Olivia Holt and Aubrey Joseph talk playing superheroes, joining the Marvel universe and doing their own stunts in comic book adaptation Cloak & Dagger.
While Marvel’s big-screen ambitions have left nothing on the floor in terms of scale, ambition and epic action sequences, the same cannot be said for its television offerings. The likes of Daredevil and The Punisher may live in the same ‘universe’ as movie characters such as Iron Man, Captain America, Black Panther and Thor, but there’s a stark contrast between them on screen.
In particular, TV series such as Agents of S.H.I.E.L.D. on ABC and Netflix foursome Daredevil, Jessica Jones, Luke Cage and Iron Fist – as well as crossover series The Defenders, which brings the four titular characters together – offer an altogether darker, grittier and more grounded tone.
One of the most recent entries into Marvel’s television canon is Cloak & Dagger, commissioned by US cable channel Freeform and available on Amazon Prime Video across Europe. It tells the story of Tandy Bowen (‘Dagger,’ played by Olivia Holt) and Tyrone Johnson (‘Cloak,’ played by Aubrey Joseph), two teenagers from very different backgrounds who find themselves burdened by and awakened to newly discovered superpowers that link them together. One can emit light while the other can shroud people in darkness.
The series is based on the beloved comic characters and is coproduced byMarvel Television and ABC Signature Studios. It is distributed by Disney Media Distribution.
Here, Holt and Johnson talk about how they were drawn into the world of the original comic books, their on-screen partnership and some of the issues the teenage characters face in the series, which has been renewed for a second season.
How much did you know about Tandy and Tyrone before starting the show?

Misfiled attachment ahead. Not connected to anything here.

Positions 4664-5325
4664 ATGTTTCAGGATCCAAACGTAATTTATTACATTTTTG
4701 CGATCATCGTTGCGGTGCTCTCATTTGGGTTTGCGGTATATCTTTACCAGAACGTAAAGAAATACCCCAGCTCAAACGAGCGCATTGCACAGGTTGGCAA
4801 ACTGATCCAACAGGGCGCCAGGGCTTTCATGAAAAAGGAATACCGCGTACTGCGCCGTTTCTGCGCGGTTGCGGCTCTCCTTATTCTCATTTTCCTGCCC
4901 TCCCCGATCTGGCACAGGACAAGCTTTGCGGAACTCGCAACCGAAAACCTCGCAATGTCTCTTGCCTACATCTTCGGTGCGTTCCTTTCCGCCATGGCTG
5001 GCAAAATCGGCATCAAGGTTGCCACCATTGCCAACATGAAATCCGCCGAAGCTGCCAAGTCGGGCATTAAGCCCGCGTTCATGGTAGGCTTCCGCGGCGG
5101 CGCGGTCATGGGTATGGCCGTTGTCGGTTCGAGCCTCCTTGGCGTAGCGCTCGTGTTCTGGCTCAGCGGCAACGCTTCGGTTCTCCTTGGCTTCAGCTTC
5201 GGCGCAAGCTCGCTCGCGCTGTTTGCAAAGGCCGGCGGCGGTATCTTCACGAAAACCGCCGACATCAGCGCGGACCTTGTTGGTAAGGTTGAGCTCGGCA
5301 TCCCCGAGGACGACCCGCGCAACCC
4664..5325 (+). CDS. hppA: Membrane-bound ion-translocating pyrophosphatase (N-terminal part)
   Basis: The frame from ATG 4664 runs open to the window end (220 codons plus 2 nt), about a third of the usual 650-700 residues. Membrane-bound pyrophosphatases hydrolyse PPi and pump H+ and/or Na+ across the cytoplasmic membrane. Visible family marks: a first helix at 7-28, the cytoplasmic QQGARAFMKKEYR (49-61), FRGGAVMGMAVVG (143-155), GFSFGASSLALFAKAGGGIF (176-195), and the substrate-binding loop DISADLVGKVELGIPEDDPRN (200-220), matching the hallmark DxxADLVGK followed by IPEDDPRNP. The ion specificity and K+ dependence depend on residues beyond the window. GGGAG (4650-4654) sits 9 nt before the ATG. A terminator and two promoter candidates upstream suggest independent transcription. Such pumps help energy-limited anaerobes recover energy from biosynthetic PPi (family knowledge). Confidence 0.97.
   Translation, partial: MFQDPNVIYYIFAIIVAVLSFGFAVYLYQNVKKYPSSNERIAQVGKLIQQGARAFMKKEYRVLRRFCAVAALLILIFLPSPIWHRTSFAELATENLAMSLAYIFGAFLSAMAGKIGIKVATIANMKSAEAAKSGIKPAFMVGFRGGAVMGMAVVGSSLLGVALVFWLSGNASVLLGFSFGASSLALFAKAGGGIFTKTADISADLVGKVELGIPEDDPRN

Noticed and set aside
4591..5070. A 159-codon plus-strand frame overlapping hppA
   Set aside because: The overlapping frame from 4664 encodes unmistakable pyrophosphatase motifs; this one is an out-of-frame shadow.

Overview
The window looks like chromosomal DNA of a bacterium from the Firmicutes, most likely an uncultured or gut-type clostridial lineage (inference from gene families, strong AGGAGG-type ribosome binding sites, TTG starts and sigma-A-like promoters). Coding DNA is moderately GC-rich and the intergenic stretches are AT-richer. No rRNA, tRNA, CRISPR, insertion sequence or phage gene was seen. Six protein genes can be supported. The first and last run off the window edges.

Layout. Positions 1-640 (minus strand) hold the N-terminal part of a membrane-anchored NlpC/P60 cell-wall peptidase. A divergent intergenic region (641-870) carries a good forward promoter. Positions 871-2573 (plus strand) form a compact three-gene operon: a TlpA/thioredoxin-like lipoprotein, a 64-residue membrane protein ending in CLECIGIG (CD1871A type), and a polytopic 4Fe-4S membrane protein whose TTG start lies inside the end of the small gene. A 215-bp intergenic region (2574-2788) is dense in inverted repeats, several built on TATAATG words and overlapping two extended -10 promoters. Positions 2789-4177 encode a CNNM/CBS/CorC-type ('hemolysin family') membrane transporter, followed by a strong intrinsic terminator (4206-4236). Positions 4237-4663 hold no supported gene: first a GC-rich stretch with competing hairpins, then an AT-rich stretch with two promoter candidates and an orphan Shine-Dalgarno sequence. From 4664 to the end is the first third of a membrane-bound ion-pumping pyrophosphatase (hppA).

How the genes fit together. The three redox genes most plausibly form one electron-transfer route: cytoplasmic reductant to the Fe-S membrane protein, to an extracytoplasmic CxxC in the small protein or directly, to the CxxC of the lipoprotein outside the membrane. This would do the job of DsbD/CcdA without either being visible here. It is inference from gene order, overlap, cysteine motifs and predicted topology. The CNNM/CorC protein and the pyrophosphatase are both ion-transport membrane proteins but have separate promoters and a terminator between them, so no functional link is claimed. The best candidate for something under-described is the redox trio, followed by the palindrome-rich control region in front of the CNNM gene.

Holt: We were not familiar with the comics whatsoever. We did a little bit of research going into it and I ended up bringing the first comic book to the audition just to understand the characters and the tone and their journey. Then when we got the parts, we dove into the comics a little bit more.
How do you feel the show fits into the larger world of the Marvel universe?
Holt: We’re a very progressive show and we’re taking a current-day twist on what’s happening in society right now. I think that’s unique and rare and something we don’t see a lot of in television, or certainly not in shows that are based on superheroes. As far as the larger scale of the Marvel universe goes, it’s important for us to finally tell a story about an interracial duo team and how they’re better together than they are apart. For Marvel fans, it’s about bringing a new generation of superheroes on board and telling their stories in an authentic way.
Johnson: Also, a lot of superhero duos are the hero and his sidekick, but Tyrone and Tandy are on a level playing field and they need each other. I love how the show stresses who they are as people away from their superpowers.
Did you know from the start that you had such great chemistry?